Deputy Secretary for Agriculture at CalEPA and Acting Director of the Department of Pesticide Regulation (DPR), Val Dolcini provided an update on some important materials for California farmers and ranchers.
Chlorpyrifos: The move to ban chlorpyrifos in California began back in May with an announcement from CalEPA and DPR. The process is estimated to take anywhere from six months to two years. The announcement has been met with some criticism from growers who rely on the product as the last effective material available to them.
“We appreciate the fact that it’s a broadly used pesticide and it has applicability obviously for many of the crops and commodities that are grown in California,” Dolcini noted. “Which is why the Governor decided it was important to not only dedicate some monies in his May-revise to additional research, and that was in excess of $5 million, but also to have DPR and CDFA work together to create a working group.”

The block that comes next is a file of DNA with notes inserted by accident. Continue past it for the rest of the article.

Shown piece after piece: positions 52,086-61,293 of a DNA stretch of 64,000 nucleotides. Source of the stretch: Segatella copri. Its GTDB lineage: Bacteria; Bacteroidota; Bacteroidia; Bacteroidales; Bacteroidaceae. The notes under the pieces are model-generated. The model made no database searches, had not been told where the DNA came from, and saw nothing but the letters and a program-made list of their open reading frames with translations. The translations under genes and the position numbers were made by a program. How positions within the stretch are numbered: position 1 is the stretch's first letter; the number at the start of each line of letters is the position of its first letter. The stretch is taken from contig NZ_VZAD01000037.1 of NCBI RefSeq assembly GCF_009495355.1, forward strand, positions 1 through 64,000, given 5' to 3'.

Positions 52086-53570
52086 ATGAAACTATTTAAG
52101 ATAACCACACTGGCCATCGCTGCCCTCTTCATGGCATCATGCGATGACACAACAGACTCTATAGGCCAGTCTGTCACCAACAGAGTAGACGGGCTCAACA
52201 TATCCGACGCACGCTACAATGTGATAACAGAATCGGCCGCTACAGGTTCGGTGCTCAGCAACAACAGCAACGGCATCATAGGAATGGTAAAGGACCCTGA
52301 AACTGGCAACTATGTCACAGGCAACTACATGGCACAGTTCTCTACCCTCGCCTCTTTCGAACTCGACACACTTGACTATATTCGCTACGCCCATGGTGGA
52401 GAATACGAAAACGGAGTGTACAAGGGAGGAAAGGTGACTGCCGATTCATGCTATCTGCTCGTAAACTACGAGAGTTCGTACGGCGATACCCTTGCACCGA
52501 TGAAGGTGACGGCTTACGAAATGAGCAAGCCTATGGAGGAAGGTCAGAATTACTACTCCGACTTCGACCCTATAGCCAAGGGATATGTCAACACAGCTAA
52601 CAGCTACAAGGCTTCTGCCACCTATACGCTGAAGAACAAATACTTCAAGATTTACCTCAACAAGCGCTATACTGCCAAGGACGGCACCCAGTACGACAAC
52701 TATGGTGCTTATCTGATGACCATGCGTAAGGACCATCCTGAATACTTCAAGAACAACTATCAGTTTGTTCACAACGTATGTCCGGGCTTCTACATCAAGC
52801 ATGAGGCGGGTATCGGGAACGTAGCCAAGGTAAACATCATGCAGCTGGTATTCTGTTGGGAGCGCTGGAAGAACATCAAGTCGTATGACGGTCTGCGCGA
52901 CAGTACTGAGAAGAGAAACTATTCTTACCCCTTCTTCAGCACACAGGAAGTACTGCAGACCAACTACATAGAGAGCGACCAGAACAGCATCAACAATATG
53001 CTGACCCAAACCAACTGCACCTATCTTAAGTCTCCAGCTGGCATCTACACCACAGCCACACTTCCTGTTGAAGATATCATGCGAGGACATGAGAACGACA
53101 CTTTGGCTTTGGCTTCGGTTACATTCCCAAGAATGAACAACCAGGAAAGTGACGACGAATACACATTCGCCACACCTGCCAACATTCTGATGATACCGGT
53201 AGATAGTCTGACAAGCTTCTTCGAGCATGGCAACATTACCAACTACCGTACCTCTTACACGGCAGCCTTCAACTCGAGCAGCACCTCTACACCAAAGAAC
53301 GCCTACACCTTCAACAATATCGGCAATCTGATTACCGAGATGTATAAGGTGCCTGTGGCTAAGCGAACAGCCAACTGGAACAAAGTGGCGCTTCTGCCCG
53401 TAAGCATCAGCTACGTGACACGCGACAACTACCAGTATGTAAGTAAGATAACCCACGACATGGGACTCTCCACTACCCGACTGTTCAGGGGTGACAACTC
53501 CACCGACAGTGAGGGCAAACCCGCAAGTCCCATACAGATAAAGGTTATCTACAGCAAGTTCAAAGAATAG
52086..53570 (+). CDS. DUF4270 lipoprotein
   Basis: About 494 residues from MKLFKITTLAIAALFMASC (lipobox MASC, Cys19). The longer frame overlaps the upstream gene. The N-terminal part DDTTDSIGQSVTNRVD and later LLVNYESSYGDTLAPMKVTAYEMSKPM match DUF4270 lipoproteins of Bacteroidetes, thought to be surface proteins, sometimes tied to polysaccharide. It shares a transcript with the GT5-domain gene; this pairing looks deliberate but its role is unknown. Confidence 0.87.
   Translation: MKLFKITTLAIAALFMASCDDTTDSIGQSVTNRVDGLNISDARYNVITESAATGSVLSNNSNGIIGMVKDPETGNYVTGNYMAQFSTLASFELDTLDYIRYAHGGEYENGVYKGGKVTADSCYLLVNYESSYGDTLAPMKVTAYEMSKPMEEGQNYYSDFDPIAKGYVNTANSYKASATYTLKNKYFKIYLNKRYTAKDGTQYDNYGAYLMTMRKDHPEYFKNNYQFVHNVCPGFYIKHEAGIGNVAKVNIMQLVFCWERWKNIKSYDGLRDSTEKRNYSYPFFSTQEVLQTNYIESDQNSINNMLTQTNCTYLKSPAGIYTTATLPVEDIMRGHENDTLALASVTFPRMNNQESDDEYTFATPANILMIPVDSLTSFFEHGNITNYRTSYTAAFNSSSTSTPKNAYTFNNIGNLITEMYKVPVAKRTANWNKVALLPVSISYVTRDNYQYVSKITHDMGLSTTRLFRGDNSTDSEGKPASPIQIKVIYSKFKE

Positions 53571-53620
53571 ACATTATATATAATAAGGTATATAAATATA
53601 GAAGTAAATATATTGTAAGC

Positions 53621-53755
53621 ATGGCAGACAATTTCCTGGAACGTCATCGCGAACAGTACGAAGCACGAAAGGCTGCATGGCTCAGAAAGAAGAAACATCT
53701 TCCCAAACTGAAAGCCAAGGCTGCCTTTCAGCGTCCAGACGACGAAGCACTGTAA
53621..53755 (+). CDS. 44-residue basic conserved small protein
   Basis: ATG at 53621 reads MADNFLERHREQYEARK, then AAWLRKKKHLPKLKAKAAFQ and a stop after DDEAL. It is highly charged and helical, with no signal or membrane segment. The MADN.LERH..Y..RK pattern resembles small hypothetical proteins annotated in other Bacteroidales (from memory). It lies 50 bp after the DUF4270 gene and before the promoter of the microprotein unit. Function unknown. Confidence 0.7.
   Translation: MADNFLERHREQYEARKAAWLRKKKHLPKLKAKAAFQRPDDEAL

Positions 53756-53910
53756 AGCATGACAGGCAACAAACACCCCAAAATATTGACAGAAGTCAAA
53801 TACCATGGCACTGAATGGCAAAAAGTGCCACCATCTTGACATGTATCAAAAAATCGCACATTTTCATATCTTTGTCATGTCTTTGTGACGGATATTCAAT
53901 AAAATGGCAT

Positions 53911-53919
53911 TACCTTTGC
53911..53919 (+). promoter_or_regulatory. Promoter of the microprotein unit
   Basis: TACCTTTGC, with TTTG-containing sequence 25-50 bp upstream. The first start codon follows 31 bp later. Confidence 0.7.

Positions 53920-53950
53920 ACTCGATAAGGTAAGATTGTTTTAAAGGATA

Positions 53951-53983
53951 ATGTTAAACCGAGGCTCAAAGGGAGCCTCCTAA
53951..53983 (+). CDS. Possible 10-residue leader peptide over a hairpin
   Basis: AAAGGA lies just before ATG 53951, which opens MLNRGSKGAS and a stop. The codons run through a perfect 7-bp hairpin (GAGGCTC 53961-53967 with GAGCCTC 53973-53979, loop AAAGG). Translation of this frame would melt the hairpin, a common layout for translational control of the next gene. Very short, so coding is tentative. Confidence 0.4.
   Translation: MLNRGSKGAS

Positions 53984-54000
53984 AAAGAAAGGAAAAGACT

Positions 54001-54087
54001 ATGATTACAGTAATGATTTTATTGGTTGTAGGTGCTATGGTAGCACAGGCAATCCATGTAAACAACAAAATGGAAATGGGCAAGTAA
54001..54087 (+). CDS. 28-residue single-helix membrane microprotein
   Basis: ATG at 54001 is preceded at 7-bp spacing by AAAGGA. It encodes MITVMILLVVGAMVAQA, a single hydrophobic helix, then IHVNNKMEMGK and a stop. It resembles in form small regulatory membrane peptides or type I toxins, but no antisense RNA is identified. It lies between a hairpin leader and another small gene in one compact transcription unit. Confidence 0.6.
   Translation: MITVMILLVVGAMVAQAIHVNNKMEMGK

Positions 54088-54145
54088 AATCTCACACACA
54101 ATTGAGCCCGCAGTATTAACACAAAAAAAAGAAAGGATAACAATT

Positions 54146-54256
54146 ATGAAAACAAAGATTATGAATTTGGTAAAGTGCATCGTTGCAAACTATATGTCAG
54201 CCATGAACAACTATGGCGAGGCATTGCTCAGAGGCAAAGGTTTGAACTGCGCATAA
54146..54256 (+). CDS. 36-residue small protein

Sulfoxaflor: The U.S. Environmental Protection Agency (EPA) recently announced the long-term approval for the insecticide on a national level, however that determination has yet to be approved in California. Sulfoxaflor has periodically been approved for emergency use for several crops including cotton, sorghum, and berries. An independent review process will be conducted in California before a full registration can be approved.
“We’ve not decided yet whether we’re going to follow suit,” said Dolcini. “Our scientists here at DPR are going to be looking to see in the near-term hopefully whether additional protections need to be in place before we allow its use here in California.”
Glyphosate: The popular herbicide continues to make headlines as glyphosate products continue to be involved in ongoing litigation, despite EPA’s announcement that the material is not considered to be a public health risk. Several counties have also been making moves to restrict the usage or ban the material altogether. So far, there are no plans to make any sweeping changes to the registration to one of the most important materials for California growers.
“No changes for growers from our perspective here at DPR,” said Dolcini. “Counties and cities are legally able to these days to prohibit use on lands that they own. So, some entities have banned use in their parks, or on school grounds, or they use glyphosate in an integrated pest management fashion, which really means they use it as a last resort.”